Boesdal Lime Quarry

Before you reach the very edge of the flat landscape at Stevns, a crater suddenly appears like a lunar landscape cutting into the cliff. Welcome to Boesdal Lime Quarry – a rather special area.

A walk in Boesdal Lime Quarry (Boesdal Kalkbrud) is pretty special as you stand right in the middle of a mix of industrial history, culture and nature. Boesdal is one of the only places where visitors can actually walk ‘through’ the cliff and out to the sea through the opening where limestone used to be transported to the ships.

The famous layer of Fish Clay goes up and down in troughs along the whole of Stevns Klint. In Boesdal it is located about 4½ metres under the bottom of the lime quarry, so is invisible. But you can clearly see the beautiful strip of flint twisting through the layer of limestone, especially next to the grass-covered amphitheatre.

The spectacular pyramid at the bottom of the quarry was a originally a layer of limestone. The sides of the pyramid have the same incline that crushed limestone gets when it is sprinkled from above. Even though the pyramid looks small in the large landscape, it is actually 20 metres from top to bottom.

Boesdal Lime Quarry Today

For several years the quarry has been a popular venue for various cultural events, in both the amphitheatre and the pyramid. It is a setting for church services, festivals and concerts. The performance, KLINT, which was nominated for a Reumert Prize (Denmark’s equivalent to the Tony or Olivier Awards), was performed in the pyramid, and on special occasions visitors can experience the UrKlang, a very special instrument, built for the site out of flint and chalk-stone.

The pyramid has a unique acoustic, and you can sing a trio with yourself – if you run around fast enough.

Keep an eye out for events along Stevns Klint. There may be events in the quarry that are not open to the public, but there is always access along the Stevns Klint Trampesti. If you would like to hold an event in Boesdal Lime Quarry, you can find out more on Stevns Municipality’s Boesdal Lime Quarry page.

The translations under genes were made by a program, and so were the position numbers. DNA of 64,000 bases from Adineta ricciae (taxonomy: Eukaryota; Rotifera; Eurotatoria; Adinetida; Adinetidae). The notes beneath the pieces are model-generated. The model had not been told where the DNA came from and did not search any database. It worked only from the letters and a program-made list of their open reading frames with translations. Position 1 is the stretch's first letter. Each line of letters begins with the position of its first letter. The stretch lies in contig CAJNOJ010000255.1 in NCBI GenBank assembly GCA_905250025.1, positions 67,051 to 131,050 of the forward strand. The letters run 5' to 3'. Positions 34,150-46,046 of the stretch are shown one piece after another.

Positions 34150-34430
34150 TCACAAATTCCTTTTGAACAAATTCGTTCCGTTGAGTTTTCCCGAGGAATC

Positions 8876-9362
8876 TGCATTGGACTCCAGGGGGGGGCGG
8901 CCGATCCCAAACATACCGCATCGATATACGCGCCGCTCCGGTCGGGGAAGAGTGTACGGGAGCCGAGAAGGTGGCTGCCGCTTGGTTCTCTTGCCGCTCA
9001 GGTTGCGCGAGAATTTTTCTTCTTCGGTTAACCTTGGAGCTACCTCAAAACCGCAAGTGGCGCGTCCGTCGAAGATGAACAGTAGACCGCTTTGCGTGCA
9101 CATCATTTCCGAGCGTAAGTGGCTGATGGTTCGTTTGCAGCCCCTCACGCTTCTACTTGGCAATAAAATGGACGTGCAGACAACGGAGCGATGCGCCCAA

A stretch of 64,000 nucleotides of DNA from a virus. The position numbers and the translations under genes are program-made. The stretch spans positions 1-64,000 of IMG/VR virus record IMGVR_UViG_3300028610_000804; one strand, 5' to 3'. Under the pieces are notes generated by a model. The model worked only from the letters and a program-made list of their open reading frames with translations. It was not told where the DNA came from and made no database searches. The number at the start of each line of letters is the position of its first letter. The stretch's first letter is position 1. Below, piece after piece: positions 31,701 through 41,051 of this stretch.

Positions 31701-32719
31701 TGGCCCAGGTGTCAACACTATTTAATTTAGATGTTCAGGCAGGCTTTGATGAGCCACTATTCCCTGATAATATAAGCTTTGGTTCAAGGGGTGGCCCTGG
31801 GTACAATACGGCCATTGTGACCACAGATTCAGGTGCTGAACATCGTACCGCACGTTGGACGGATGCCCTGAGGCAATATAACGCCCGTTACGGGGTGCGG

The Future Visitor Centre

In the autumn of 2018, A.P. Møller og Hustru Chastine Mc-Kinney Møllers Fond til almene Formaal, Aage og Johanne Louis-Hansens Fond and the Augustinus Foundation pledged to support the construction of a visitor centre and exhibition to the tune of DKK 80 million. Stevns Municipality is also investing DKK 10 million in the development of the area. The visitor centre will serve as a portal for the whole of Stevns Klint and its World Heritage Site experiences, and will open in 2022.

If you are curious, you can read more on our page about the process and the visitor centre.


At the bottom of the lime quarry to the west there is a primitive campsite with a bonfire area and two shelters with room for four people. Pitching camps in the quarry is prohibited. Near the shelters there is a composting toilet, while at the car park there is a regular toilet and access to running water.

You can book the shelter via

The History of the Quarry

At the edge of the Boesdal Lime Quarry there are two lime furnaces, which were involved in the production of limestone in the pit. Chalk used to be an important commodity for Stevns, and limestone was quarried in Boesdal from the 1920s onwards.

Part of the limestone was used for soil improvement in agriculture. It was crushed in the big pyramid and fired in the two kilns. Large conveyor belts crossed part of the pit, ending up at the furnaces. When fired lime is mixed is mixed with water, it is called slaked lime. It is highly alkaline and is mainly used in the construction industry.

1978 saw the end of limestone-quarrying in Boesdal. However, the chimneys from the furnaces, the large pyramid in the quarry and other smaller buildings still bear witness to the history of the area.

Boesdal Kalkbrud belongs to Stevns Municipality